2. Mkeka: Place Mat - Just as the crops stand on the mkeka, the present day stands on the past. The mkeka symbolizes the historical and traditional foundation for people to stand on and build their lives.
  3. Vibunzi (Muhindi, plural): Ear of Corn - The stalk of corn represents fertility and the idea that through children, the future hopes of the family are brought to life. One vibunzi is placed on the mat for every child in the family.
  4. Mishumaa Saba: The Seven Candles - Candles are ceremonial objects that serve to symbolically re-create the sun’s power, as well as to provide light. There are three red candles, three green candles, and one black candle that are placed on the kinara. Mishumaa saba’s symbolic colors are from the red, black, and green flag (bendara) created by Marcus Garvey.
  5. Kinara: The Candleholder - The kinara represents our ancestry, and the original stalk from which we came.
  6. Kikombe Cha Umoja: The Unity Cup - On the sixth day of Kwanzaa, the libation ritual is performed to honor the ancestors. Every family member and guest will take a drink together as a sign of unity and remembrance.
  7. Zawadi: Gifts - On the seventh day of Kwanzaa, gifts are given to encourage growth, achievement, and success. Handmade gifts are encouraged to promote self-determination, purpose, and creativity.


Educational Resources:

  • Introduction to Kwanzaa from
  • CNN’s Non-Black Person’s Guide to Kwanzaa
  • "How to Kwanzaa" YouTube Video


Janaury 18 - Dr. Martin Luther King, Jr. Day Celebration (Check out our collaborative virtual celebration stream here!)


February 1-28 - Black History Month

“Black History Month is an annual celebration of achievements by African-Americans, and a time for recognizing the central role of Blacks in U.S. history. Also known as African-American History Month, the event grew out of “Negro History Week,” the brainchild of noted historian Carter G. Woodson and other prominent African-Americans. Since 1976, every U.S. president has officially designated the month of February as Black History Month. Other countries around the world, including Canada and the United Kingdom, also devote a month to celebrating Black history.”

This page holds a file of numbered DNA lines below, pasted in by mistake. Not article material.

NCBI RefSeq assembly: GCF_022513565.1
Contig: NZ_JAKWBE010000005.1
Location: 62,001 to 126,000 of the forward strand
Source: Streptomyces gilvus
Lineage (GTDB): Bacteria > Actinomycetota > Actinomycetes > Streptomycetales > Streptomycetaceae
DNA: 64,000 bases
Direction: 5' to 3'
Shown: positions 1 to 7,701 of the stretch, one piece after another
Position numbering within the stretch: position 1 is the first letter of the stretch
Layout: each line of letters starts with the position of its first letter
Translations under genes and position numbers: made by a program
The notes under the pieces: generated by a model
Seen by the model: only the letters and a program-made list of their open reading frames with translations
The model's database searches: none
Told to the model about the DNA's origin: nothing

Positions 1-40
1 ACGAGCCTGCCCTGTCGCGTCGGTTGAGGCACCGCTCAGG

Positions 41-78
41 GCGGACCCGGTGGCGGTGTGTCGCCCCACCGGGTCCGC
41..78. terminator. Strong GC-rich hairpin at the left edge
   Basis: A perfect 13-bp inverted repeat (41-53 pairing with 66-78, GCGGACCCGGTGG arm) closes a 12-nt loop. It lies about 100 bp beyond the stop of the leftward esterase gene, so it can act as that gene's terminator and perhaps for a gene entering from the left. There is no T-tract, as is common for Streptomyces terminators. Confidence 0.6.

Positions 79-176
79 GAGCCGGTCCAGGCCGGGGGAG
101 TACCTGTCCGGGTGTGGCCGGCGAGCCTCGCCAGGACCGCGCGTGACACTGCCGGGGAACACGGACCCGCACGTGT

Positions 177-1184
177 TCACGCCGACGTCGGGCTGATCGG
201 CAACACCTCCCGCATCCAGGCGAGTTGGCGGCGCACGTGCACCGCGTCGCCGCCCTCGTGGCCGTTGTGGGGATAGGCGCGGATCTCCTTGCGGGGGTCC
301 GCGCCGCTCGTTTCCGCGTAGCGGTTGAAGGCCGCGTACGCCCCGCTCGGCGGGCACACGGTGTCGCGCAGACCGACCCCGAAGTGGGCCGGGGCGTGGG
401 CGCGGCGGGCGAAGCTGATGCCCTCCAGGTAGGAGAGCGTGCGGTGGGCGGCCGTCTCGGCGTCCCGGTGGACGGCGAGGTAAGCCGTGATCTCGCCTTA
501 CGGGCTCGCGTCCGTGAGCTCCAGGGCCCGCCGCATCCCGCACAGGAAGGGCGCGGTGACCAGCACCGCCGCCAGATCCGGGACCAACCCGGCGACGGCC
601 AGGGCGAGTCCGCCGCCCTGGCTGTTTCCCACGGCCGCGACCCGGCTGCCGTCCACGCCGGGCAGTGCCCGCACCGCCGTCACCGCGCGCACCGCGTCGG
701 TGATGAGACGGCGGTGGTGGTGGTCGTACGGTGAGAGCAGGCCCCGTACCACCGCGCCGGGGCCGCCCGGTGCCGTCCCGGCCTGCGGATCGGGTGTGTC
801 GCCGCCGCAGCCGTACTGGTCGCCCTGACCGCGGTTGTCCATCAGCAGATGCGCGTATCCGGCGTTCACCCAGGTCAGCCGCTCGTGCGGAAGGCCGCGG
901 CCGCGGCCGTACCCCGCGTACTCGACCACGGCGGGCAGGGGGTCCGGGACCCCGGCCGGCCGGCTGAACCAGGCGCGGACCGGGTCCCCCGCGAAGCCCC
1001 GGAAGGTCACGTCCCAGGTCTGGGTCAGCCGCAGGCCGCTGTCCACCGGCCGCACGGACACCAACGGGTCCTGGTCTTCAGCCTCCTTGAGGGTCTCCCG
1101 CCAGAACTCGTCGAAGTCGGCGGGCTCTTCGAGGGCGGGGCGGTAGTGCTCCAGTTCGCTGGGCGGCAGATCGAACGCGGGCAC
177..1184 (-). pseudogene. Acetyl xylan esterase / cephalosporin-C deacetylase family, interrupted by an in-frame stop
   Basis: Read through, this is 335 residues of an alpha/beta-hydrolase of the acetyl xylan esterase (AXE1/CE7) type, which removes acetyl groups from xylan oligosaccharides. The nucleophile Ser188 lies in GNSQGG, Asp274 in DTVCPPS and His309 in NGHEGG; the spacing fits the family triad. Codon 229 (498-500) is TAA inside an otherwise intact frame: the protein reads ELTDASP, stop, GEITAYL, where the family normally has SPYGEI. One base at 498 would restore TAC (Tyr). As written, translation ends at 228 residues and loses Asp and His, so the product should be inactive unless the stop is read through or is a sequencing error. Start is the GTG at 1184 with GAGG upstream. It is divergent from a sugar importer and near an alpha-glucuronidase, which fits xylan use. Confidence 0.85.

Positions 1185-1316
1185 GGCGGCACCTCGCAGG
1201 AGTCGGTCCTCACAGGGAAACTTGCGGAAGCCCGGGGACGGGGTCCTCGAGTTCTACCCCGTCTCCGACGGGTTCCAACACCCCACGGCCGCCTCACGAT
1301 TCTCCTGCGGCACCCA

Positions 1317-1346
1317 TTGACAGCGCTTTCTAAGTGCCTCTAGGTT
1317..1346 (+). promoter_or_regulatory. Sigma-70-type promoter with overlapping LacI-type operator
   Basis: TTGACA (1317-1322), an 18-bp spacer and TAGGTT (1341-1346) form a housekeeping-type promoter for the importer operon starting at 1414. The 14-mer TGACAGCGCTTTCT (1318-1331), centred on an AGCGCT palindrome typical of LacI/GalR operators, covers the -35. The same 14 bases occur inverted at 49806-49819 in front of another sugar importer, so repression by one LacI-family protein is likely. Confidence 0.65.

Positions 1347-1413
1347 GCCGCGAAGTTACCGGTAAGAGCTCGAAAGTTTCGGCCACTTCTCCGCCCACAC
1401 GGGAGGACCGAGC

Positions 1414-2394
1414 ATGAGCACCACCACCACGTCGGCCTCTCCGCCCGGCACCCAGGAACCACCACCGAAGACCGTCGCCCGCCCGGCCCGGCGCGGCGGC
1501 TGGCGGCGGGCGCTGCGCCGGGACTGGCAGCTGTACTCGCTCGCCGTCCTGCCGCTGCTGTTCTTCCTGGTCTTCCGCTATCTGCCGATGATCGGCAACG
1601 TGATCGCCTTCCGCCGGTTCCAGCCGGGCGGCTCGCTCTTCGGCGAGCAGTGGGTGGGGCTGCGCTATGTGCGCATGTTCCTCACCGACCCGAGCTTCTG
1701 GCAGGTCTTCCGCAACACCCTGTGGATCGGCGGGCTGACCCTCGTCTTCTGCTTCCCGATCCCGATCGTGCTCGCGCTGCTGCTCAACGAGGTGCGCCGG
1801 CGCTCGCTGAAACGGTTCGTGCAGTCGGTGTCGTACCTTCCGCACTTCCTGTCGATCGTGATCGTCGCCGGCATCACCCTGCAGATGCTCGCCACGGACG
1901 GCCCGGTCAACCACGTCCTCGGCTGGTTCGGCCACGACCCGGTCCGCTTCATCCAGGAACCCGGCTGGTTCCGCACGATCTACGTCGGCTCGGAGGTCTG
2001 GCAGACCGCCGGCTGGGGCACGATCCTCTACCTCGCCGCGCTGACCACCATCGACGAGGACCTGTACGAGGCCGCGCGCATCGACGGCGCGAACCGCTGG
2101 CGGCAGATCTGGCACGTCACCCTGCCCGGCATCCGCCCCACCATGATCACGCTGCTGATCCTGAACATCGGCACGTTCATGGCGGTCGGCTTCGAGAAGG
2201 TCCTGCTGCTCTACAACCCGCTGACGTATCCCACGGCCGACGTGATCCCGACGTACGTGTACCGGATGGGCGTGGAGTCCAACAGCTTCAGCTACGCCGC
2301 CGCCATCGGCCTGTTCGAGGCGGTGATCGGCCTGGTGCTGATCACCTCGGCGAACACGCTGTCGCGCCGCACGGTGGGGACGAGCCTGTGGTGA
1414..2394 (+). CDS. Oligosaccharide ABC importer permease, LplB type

The story of Black History Month begins in 1915, half a century after the Thirteenth Amendment abolished slavery in the United States. That September, the Harvard-trained historian Carter G. Woodson and the prominent minister Jesse E. Moorland founded the Association for the Study of Negro Life and History (or ASNLH), an organization dedicated to researching and promoting achievements by Black Americans and other peoples of African descent. Known today as the Association for the Study of African American Life and History (ASALH), the group sponsored a national Negro History Week in 1926, choosing the second week of February to coincide with the birthdays of Abraham Lincoln and Frederick Douglass. The event inspired schools and communities nationwide to organize local celebrations, establish history clubs, and host performances and lectures.

In the decades that followed, mayors of cities across the country began issuing yearly proclamations recognizing Negro History Week. By the late 1960s, thanks in part to the Civil Rights Movement and a growing awareness of Black identity, Negro History Week had evolved into Black History Month on many college campuses. President Gerald Ford officially recognized Black History Month in 1976, calling upon the public to “seize the opportunity to honor the too-often neglected accomplishments of Black Americans in every area of endeavor throughout our history.”

To learn more about Black History and the issues impacting the Black/African-American community, check out the following associations:



February 12 - Chinese Lunar New Year (Check out our collaborative virtual celebration stream here!)


February 17-March 29 - Lent


March 1-31 - WomXn's History Month